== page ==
Shoulders bumping into one another, the opening samples jockey for space in a groove that never quite meshes but stays entrancing just the same. Not since the opening kafuffle of “Soft as Snow (But Warm Inside)” has an artist managed to blend dissonance with melody so seamlessly. “1000 Wing Beats Per Second” has glaciers, fire pits, and factories jostling for spots around the melodic sprawl of Caroline Ross—her vocals a thick plumb line that keep the jagged edges from injuring the listener.
It’s tough to say what Yokota’s ethic is. At times mushy and at times glistening, he blends acoustic forms into walls of electronics that are challenging but climbable if you can find the right footholds. Sometimes his music is as soft as the clunking of wind chimes, and at other times, like when Iva Bittova surges through the funkish electrodes of “Siva Dance,” it’s a thrilling call to the dance floor. “My Energy” slips through the cracks, giving Kahimi Karie a chance to haunt us with arched vocals, opening a space between “1000 Wing Beats” and “Siva Dance” that’s filled with chimes and cleverly placed samples, rewinding themselves into deep pockets of calm.
“Pegasus 150” crinkles clapping hooves, bass, and wild vocals into another club gem, although the horse noises might be a bit much. “Robed Heart” is the strongest track on the album, lilting a gorgeous violin riff over sparse percussion which allows the focus to stay on Ross’s delicious voice; a piano plunks notes randomly throughout so as to deflate any attempts at taking the track too seriously. Karie gets to play within the interlocking machinery of “Eternity is the Beginning of the End,” a voice simply another patch among many. Yokota’s clever use of panning and sequencing makes what could be a simple piece compelling; try to follow any one instrument through to the coda.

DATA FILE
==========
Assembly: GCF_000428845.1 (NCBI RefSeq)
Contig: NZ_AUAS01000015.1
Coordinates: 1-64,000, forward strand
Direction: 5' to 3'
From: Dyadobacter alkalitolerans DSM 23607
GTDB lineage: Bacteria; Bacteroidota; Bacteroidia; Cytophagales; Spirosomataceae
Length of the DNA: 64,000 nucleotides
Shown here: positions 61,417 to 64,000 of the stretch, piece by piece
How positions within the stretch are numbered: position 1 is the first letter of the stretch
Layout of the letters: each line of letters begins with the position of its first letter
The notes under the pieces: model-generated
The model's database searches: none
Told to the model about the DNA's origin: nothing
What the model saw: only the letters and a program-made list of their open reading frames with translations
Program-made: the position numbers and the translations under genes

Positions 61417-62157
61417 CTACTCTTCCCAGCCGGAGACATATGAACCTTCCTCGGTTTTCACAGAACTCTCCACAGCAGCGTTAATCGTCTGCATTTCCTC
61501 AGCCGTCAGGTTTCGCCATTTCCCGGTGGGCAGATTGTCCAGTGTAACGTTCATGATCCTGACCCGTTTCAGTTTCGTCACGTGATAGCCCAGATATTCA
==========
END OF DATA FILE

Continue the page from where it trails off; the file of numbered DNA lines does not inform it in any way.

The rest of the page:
“L’etranger” stretches a KMFDM intro; as that allusion might suggest, it ain’t that exciting. Alex From Tokyo does his best to insert some personality into the piece, but ultimately it’s filler. “Rainbow Dust” follows with a more interesting idea, splashing more chimes and synths around a thick string line. It’s cute initially, but that intro isn’t quite compelling enough to make an entire track, and a few minutes in it’s pretty monotonous. The end of the album turns things around again, though. “Your Shining Darkness” spins filtered percussion, snares, and acoustic guitar, and the soft vocals keep things moving forward. “Holy Ground” is the most interesting instrumental idea here, Yokota pitting clanging resonance against bubbling synths lowered in the back.
On Wonder Waltz, Yokota is best when he trusts his vocalists to lead the charge and orchestrates around them. It’s hard to know what that says about him as a composer (versus a producer), but while there are several gems here, the album is complicated by his tendency to fine-tune beautiful pieces of music with jarring noises. He isn’t quite able to successfully navigate between those poles on everything here, but on certain tracks he shows the potential to redefine complex pop music.